Reversing Trump-Era Obstruction and Demanding Justice for Student Borrowers

By Seth Frotman and Tamara Cesaretti | October 6, 2020

Millions of Americans with student debt, including teachers, military families, borrowers with disabilities, and older adults, continue to be cheated by student loan companies. These companies pad their profits while adding billions of dollars in additional and unnecessary student debt onto the backs of struggling borrowers.

Over the last four years, Education Secretary Betsy DeVos has engaged in an unprecedented campaign to shield the student loan industry from the consequences of these widespread abuses. The Administration has repeatedly sided with some of the largest financial companies in America, rather than supporting efforts by law enforcement officials and regulators to protect borrowers and hold the industry to account.

Borrowers deserve better.  

That is why today we are releasing a new report offering a roadmap to reverse the damage done by the Trump Administration—ending its years-long scheme to obstruct consumer protection efforts at every level of government. 

The United States Departments of Education and Justice have used a series of policy and legal tools to bring the full weight of the federal government to bear on behalf of the student loan industry, impeding the efforts of state and federal consumer protection officials to protect borrowers. And, in courts across the nation, the Trump Administration has supported student loan companies’ efforts to escape accountability for abuses and deny borrowers’ justice when industry breaks the law. Together, these actions have made tens of millions of student loan borrowers across the country vulnerable to abuse.

Widespread corruption is the hallmark of the student debt crisis in the Trump Era, but it doesn’t have to be this way.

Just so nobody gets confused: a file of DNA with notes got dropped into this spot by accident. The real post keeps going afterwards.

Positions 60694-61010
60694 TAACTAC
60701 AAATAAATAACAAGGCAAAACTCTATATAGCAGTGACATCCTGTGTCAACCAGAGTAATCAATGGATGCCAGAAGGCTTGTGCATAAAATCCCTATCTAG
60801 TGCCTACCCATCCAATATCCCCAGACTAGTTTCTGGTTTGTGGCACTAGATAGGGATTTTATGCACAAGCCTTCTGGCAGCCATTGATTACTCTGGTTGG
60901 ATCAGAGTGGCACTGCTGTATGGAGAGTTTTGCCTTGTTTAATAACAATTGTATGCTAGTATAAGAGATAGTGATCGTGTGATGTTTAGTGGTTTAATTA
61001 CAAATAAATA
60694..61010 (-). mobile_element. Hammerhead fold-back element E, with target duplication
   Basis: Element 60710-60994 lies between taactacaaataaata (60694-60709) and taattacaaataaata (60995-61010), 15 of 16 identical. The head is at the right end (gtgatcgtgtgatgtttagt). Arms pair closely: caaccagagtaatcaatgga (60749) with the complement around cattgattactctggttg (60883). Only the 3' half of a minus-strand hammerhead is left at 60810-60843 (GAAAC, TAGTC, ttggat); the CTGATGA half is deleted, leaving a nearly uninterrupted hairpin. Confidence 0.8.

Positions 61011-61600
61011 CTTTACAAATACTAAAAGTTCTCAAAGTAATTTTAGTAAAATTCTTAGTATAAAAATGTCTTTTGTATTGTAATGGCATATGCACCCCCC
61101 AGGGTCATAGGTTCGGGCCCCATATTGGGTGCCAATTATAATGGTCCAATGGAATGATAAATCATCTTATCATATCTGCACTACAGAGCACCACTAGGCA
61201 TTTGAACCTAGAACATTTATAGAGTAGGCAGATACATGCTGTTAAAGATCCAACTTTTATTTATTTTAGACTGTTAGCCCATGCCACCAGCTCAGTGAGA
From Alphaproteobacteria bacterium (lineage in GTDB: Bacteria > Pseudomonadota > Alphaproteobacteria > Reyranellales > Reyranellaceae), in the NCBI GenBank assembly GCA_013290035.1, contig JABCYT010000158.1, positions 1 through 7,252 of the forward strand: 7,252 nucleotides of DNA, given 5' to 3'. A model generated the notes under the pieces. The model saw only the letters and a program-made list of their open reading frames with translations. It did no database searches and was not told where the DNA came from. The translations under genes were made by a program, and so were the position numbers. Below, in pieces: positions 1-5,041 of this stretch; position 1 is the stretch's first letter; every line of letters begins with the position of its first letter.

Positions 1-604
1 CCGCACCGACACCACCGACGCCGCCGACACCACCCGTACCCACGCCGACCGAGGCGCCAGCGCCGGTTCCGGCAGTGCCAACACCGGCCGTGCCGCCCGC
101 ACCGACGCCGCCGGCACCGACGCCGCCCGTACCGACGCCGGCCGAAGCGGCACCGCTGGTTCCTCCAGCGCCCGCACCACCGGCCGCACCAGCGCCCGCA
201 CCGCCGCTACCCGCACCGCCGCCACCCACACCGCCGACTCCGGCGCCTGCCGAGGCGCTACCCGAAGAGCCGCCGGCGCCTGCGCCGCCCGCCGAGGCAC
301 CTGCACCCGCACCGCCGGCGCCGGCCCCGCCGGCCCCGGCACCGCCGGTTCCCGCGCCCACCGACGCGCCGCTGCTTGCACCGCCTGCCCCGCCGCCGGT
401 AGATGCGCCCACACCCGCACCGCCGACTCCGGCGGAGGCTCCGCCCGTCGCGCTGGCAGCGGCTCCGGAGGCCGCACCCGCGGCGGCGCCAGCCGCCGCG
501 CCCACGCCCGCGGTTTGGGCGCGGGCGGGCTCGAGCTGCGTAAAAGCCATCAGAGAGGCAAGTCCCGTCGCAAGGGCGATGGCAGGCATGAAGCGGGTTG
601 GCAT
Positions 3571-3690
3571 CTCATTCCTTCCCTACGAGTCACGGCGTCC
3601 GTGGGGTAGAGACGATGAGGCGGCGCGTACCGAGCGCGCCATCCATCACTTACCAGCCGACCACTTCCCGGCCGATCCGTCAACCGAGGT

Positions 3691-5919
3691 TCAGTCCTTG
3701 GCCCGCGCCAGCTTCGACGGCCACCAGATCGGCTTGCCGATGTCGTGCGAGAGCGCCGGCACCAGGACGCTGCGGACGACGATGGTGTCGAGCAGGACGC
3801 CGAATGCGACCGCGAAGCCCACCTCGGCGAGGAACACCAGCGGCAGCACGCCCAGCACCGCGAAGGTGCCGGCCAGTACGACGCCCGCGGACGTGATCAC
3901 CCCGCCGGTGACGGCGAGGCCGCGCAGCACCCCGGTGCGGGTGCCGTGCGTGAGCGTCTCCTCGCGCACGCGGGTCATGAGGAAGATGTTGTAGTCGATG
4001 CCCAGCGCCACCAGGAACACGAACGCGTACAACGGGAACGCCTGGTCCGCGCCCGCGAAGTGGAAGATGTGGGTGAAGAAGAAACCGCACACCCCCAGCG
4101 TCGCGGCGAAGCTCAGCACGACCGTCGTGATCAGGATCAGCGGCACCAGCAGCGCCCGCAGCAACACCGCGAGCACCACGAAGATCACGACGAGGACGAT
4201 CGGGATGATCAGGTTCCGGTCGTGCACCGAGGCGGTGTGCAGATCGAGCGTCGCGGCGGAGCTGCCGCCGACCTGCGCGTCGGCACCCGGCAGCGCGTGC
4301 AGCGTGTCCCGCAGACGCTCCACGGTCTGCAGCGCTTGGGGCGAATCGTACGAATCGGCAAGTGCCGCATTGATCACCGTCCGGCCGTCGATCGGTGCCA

Our new report outlines a series of immediate actions that a future administration must take to reverse this damage and offers a new vision for how the federal government can protect student loan borrowers. For example, beginning on day one, a new administration must:

  • Reaffirm that state consumer laws protect student loan borrowers and are not preempted by federal law. In 2018, Secretary DeVos published a legally dubious “interpretation” of the Higher Education Act, purporting to block a wide range of state consumer protection laws. A new administration must immediately reverse course, reverting to the historic, bipartisan view that states’ police powers can and must be brought to bear to halt abuses by the student loan industry.
  • End the obstruction of state consumer protection officials’ examinations, investigations, and litigation. In 2017, ED’s Office of Federal Student Aid issued a memorandum instructing the government’s contracted student loan servicers to refuse demands for documents and records when made by independent regulators and law enforcement officials. A new administration must withdraw this memorandum and clear the way for robust independent oversight over the companies that service more than $1.4 trillion in student debt.